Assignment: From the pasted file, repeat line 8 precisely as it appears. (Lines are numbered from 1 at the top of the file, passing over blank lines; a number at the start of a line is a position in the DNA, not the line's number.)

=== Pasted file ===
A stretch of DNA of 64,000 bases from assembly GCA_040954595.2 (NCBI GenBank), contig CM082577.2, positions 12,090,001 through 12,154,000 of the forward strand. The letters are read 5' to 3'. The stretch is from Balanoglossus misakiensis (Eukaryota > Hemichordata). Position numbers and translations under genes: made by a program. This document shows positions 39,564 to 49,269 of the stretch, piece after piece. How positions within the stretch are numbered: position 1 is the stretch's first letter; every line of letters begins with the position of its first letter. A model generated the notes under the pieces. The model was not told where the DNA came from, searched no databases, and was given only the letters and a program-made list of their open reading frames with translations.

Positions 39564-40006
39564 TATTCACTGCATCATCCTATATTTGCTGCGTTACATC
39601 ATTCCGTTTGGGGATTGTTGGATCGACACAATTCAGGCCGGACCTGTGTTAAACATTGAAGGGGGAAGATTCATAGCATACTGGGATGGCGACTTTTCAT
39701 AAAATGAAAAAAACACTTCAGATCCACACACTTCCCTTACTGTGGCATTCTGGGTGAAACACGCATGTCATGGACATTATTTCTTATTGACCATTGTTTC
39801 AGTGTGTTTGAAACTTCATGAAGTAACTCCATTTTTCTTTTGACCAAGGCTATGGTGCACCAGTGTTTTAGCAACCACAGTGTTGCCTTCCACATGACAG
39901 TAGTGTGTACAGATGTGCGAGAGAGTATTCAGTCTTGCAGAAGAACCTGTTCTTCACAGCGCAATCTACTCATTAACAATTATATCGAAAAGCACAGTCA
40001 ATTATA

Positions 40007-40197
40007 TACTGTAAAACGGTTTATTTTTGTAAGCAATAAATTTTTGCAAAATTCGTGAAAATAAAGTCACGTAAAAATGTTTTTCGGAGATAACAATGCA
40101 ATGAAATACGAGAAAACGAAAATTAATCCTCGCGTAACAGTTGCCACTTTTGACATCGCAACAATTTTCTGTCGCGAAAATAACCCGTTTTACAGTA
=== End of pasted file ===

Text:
40001 ATTATA